Porn is mediocre crap that exists to be used. But there is a porn that is more than used goods. There is a star that can infiltrate crap. In her study of the poles of being in pornography, Narcissister frees what has been submerged in cock-hardening crap.
There is a Self within the self
Eternally ensconced in the hearts of every living creature.
One should, with one’s intelligence, strip him out of one’s body.
One should know him as the shining, pure immortal one.
In this verse of the Katha Upanishad which I just read in some fucked-up memoir (1), a young boy asks the Lord of Death what happens to people when they die. Where do they go? What happens to their bodies? According to the Lord of Death, there is an immortal self that you can strip out of your physical self through correct techniques of attention and practice. In Man-Woman, the black porn star is this virtuoso Shining One. But she has been lodged up inside the white fan boy’s desire. Lord of Death, where does the white cock go when it expires? What does the white cock mean when the black pussy satisfies itself?
In Man-Woman, the stacked blonde black porn star peels off the white fan boy’s chest, then his scuffed boots and dirty jeans. When the stacked blonde black porn stars peels off his white turned-on dick, she sucks it and fucks it until it ceases to function. This dismemberment and transformation frenzy takes place to Def Leppard’s Photograph. The exact, heated moment of white-black-man-woman merging takes place as the song warps on its hardest rawest line: Put your hurt on me, if you dare.
This is my interpretation:
I’m a clown, the white boy knows about himself. I’ve got a dick, it’s an alright dick, and it might not be as big as you’re used to, Black Tail, but I want you to smother me, put your hurt on me, your ass on me, your open parts, your silent heart, smear your hurt, gimme some, blurred some, that’s a dare.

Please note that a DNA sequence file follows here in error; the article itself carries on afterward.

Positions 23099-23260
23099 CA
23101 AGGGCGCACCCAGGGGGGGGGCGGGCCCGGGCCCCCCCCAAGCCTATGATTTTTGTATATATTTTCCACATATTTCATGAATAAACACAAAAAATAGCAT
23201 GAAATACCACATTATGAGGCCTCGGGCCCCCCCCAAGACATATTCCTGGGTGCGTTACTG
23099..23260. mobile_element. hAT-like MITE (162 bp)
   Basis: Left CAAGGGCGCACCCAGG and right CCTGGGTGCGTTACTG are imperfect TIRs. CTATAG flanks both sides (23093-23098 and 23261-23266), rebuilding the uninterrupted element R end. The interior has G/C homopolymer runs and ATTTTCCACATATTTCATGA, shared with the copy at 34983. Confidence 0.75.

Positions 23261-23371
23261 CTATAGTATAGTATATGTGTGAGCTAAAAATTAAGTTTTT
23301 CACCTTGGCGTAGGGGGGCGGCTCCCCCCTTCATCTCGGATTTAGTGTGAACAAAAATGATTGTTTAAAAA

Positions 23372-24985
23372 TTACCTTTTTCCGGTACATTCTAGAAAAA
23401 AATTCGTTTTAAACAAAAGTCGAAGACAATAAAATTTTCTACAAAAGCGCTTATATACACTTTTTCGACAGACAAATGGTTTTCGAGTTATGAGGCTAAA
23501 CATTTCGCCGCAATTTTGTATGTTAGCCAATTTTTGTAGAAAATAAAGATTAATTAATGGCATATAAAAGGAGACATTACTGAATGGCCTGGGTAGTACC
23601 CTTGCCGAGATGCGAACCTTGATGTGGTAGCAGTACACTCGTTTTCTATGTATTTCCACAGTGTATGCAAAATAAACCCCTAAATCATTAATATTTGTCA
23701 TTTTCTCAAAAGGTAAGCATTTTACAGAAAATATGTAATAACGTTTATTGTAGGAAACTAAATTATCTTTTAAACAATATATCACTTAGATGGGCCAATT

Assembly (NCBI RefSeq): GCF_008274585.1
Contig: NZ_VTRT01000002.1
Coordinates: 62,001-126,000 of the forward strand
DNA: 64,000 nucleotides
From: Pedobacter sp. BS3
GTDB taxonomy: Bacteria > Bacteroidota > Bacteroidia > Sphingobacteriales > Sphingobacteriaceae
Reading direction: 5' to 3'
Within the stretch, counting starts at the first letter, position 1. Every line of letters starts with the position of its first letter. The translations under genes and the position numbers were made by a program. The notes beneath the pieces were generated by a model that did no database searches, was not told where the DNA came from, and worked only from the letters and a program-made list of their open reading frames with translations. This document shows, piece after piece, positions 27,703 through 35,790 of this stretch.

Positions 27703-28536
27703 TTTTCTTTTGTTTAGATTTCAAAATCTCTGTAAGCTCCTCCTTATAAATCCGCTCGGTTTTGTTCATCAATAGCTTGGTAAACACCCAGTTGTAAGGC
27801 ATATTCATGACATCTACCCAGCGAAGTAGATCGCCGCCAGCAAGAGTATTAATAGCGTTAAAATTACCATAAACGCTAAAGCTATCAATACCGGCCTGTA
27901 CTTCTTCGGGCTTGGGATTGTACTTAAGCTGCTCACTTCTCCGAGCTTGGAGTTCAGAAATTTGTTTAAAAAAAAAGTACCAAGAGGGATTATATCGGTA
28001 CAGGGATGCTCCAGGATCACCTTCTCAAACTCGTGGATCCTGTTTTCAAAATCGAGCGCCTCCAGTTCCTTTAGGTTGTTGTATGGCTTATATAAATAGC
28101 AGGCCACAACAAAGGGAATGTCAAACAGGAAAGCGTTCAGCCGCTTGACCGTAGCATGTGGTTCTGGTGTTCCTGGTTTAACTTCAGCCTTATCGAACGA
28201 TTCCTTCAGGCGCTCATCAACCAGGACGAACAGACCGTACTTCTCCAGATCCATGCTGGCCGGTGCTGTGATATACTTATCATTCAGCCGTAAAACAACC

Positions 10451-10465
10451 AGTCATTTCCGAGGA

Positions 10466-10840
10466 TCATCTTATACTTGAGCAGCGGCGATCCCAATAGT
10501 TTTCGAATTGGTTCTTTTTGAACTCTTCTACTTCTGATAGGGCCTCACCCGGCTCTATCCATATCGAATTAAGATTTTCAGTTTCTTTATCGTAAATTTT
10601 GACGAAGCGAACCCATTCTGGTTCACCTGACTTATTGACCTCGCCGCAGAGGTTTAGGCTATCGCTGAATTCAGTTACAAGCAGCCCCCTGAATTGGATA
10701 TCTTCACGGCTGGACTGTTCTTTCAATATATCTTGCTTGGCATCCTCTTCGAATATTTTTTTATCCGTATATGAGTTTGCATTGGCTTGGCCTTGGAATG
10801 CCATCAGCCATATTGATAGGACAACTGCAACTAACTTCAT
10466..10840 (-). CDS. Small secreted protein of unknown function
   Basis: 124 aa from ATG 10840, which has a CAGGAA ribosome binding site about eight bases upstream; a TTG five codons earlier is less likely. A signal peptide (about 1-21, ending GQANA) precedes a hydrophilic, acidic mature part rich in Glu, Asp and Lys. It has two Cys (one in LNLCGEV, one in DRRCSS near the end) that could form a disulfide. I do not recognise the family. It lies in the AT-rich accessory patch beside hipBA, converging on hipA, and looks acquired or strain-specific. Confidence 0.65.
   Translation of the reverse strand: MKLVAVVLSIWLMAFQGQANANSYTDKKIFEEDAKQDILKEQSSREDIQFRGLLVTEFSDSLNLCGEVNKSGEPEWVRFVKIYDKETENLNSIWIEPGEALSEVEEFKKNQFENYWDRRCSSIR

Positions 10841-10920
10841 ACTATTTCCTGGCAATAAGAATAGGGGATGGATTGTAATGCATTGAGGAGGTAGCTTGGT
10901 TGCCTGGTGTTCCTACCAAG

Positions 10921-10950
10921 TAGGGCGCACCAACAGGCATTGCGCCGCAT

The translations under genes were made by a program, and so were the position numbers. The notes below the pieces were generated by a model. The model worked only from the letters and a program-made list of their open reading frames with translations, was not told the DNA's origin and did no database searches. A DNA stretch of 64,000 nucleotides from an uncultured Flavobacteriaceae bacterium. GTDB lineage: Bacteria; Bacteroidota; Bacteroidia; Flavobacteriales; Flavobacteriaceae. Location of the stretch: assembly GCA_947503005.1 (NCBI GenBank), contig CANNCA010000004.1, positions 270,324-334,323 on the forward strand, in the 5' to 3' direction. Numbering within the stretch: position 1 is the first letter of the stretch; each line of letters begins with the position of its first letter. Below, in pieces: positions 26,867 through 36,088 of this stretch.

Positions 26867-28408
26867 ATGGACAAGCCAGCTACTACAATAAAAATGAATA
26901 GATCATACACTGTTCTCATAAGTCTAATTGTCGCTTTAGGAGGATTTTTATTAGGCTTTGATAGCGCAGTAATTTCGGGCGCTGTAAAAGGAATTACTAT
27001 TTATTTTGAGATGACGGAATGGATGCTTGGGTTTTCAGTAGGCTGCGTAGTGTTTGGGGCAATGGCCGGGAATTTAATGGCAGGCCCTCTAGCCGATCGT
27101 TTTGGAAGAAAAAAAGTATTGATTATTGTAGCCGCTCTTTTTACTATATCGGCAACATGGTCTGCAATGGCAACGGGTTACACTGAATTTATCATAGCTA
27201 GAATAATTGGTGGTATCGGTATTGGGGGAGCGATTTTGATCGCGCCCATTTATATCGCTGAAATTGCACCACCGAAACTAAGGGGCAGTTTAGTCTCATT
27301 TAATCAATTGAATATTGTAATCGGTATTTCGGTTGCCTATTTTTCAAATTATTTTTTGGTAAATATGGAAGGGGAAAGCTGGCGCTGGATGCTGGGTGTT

The white man is powerful in life and in song because he knows how to get a black woman to need him. If she puts her hurt/cunt on him, he will surprise her by understanding, maybe even submitting himself. And so he’ll become the one that she’ll love because he professes to understand all of her. Maybe he can understand her. Maybe, sometimes, he is also what she needs.
But Narcissister comes dancing and seditious out of the white boy. She jerks on him, parties on him, gags down his small dick. It’s a porn out-of-body dance, shedding decades of crap. Narcissister pushes the process of objectification into the realm of transubstantiation. She is the stacked black blonde porn star qua Saartjie Baartman qua Renee Cox as Hot-en-Tot who uses up and changes the white cock. In this act of judicial confrontation, Narcissister unveils the godly Self. The godly Self looks at itself. The godly Self masturbates; it rejects all untruths. Black Tail rejects the white self that professes to want her so bad that it would self-sacrifice.
Women are fucked-up by men in all kinds of ways. I think that one way is a significant lack of trust that men can truly handle their bodies. The vag is a dark, internal, oozy, bleeding, complexly-designed space of infinite possibility. (2) Maybe pornography speaks right to women because we get to see what we think men can’t truly handle. Porn is the well-lit, trans-substantial quest of the starlet, her cunt and the female audience.
“I wanted to be the most beautiful thing that ever fucked,” says a performer in another twisted memoir I just read (3). “In my head I was everywhere, the future, the present; I was getting fucked while smiling and trying to enjoy myself…”
When Narcissister puts a final, trembling, masturbatory finger on herself, she beats off to her own past, future, present image. She knows she’s been fucked. She shows us. She enjoys herself.
Narcissister as Black Tail is the pure immortal one because in Man-Woman, the image is being beaten.
- Tamara Faith Berger 2014
Hellbent, by Benjamin Lorr, 2012
A.K. Burns, interview in Little Joe, 2011
Girlvert, by Oriana Small, 2012
Thanks to “Pornography: A Black Feminist Woman Scholar’s Reconciliation” by Ariane Cruz, 2013
Tony Stamolis, 2009